One of my favourites spreads is from the book examining Xylitol chewing gum and is titled ‘The Feeling on the Teeth When Chewed.’ It’s about the material qualities of tablets versus sticks of gum. A quote:

The firmness of a chewing gum changes gradually with the passing of the time of its being chewed. In order to make this change of the chewing feeling close to an ideal one, the elements that should make up of the chewing gum are controlled… The figure shows the strength of the chewing exerted in the mouth measured with an analyzing device called RheoMeter. These graphs will tell you how different the chewing feelings are between ordinary sheet-type chewing gum and sugar coated chewing gum.

An ideal chewing feeling! A RheoMeter! They’ve got a machine for testing the chewiness of gum.

chewiness spread

I think Taku Sato actually designed the packaging for the milk carton he analyses. One of the spreads shows what each of the indents on the base of the cartons are for. Ambiguity in the translation adds to the mystery in some cases:

…(image a) is a little dented. This is for securing the stability of the carton when placed straight on a table… The number (image c) is the filling machine’s column index. The embossed information works for cause of the trouble to be clarified when it happens.

Taku Sato milk base

The books feel like imaginary manuals. They offer the seductive illusion that with this book the object can be completely known, all secrets unravelled. They somehow imply that if all was lost, objects like these could be reconstructed with this knowledge alone.

A while back I came across the term ‘Spime’ in Bruce Sterling‘s book Shaping Things. He uses the word to characterise smart objects which talk about their histories, how they were made, where they were sourced, where they’ve been, etc. Spimes might be a cars which announce their locations, or a packaged beef steak which shows the cow it comes from and where that cow was raised.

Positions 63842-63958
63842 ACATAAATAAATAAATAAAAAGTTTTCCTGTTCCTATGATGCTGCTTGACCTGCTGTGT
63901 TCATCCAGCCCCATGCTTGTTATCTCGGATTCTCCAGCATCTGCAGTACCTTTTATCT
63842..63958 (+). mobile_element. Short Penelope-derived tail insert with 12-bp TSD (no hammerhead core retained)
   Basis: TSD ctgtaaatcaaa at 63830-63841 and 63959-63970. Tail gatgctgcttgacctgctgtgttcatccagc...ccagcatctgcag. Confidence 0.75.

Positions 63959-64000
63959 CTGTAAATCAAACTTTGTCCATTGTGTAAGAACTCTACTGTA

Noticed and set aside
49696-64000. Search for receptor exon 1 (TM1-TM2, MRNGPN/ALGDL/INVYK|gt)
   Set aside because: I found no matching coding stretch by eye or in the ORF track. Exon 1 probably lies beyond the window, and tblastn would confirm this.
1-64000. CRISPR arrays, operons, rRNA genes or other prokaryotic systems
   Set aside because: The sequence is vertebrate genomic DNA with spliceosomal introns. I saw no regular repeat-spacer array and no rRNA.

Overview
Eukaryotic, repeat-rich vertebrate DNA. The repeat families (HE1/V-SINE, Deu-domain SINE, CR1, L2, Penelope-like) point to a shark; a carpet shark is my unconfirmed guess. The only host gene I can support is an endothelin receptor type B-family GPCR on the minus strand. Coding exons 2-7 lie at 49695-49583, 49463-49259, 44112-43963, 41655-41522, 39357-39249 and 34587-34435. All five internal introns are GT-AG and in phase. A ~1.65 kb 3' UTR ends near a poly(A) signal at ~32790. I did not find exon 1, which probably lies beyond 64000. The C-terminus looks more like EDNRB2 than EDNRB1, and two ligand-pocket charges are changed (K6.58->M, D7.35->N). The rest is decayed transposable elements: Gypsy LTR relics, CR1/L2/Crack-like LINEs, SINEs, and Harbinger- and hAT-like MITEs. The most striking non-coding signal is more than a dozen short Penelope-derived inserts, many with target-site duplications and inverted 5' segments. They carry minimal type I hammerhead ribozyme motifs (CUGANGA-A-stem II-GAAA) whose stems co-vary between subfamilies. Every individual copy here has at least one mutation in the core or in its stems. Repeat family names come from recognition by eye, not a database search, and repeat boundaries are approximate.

Sato’s books are raw Spime porn. Objects showing off their shiny interiors, construction and their ancestors. The celebrity biographies of mass produced objects.

Olinda interface drawings

Last week, Tristan Ferne who leads the R&D team in BBC Audio & Music Interactive gave a talk at Radio at the Edge (written up in Radio Today). As a part of his talk he discussed progress on Olinda.

Most of the design and conceptual work for the radio is finished now. We are dealing with the remaining technicalities of bringing the radio into the world. To aid Tristan’s presentation we drew up some slides outlining how we expect the core functionality to work when the radio manifests.

Social module

Social Module sequence

This animated sequence shows how the social module is expected to work. The radio begins tuned to BBC Radio 2. A light corresponding to Matt’s radio lights up on the social module. When the lit button is pressed, the top screen reveals Matt is listening to Radio 6 Music, which is selected and the radio retunes to that station.


Tuning drawing

This detail shows how the list management will work. The radio has a dual rotary dial for tuning between the different DAB stations. The outer dial cycles through the full list of all the stations the radio has successfully scanned for. The inner dial filters the list down and cycles through the top five most listened to stations. We’ll write more on why we’ve made these choices when the radio is finished.

Friday feedback

It’s Friday, so let’s see what people have been saying about Pulse Laser…

An easier update first. I mentioned pagefeel, toying with taste, mouthfeel and extra browser functionality. Not only has Ben Gimpert put his culinary talk online, Theomatics of Food, he’s also offered more suggestions for what the browser-mouth could taste. All good stuff.

Now a slightly tougher comment.

Anne Galloway gave us a generous write-up on the first few days of posts, and asked some important questions of my model railway exhibition observations:

Matt’s assumptions about technology, and his expectations of technological progress over time, become very apparent in these excerpts. But what if the values these hobbyists associate with their craft include the beauty and nostalgia of keeping history alive? Or the joyous absorption of manual work and constant maintainance? What if there is a desire to resist automation and ease of use? What could we learn then about what people want and expect from new technological designs?

It’s true, it’s true!

Phil Edward’s comment on Anne’s post amplifies those questions, saying that they’re: “Pretty fundamental questions, in fact – and I dislike and distrust technophiles like Schulze and Webb (and Archigram, for that matter), precisely because they don’t ask them.”

And if that’s the side of us I’m showing, I’m doing something wrong!

I hope what generally colours our work is the preservation of existing practices. While I use technology more than most, I wouldn’t call myself a technophile. I like exploring the possibilities inherent in things, it’s true, and by making and using mainly–can I be a thingphile instead?